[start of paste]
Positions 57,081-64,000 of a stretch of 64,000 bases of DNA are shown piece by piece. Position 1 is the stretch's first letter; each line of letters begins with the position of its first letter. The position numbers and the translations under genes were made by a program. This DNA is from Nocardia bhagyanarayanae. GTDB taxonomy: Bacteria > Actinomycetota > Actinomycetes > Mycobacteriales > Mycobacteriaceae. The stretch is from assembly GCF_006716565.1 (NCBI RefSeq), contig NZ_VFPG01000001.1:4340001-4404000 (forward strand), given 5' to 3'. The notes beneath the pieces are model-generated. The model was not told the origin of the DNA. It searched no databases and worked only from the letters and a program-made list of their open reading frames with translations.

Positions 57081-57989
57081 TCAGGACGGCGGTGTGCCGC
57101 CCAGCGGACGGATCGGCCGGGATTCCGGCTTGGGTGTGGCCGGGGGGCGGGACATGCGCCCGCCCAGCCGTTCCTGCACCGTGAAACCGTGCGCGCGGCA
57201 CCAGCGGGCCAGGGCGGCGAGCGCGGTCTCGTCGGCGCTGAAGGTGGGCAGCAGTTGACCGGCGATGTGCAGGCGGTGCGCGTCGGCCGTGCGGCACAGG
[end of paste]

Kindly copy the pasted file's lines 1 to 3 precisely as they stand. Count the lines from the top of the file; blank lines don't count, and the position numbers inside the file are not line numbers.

Positions 57,081-64,000 of a stretch of 64,000 bases of DNA are shown piece by piece. Position 1 is the stretch's first letter; each line of letters begins with the position of its first letter. The position numbers and the translations under genes were made by a program. This DNA is from Nocardia bhagyanarayanae. GTDB taxonomy: Bacteria > Actinomycetota > Actinomycetes > Mycobacteriales > Mycobacteriaceae. The stretch is from assembly GCF_006716565.1 (NCBI RefSeq), contig NZ_VFPG01000001.1:4340001-4404000 (forward strand), given 5' to 3'. The notes beneath the pieces are model-generated. The model was not told the origin of the DNA. It searched no databases and worked only from the letters and a program-made list of their open reading frames with translations.

Positions 57081-57989
57081 TCAGGACGGCGGTGTGCCGC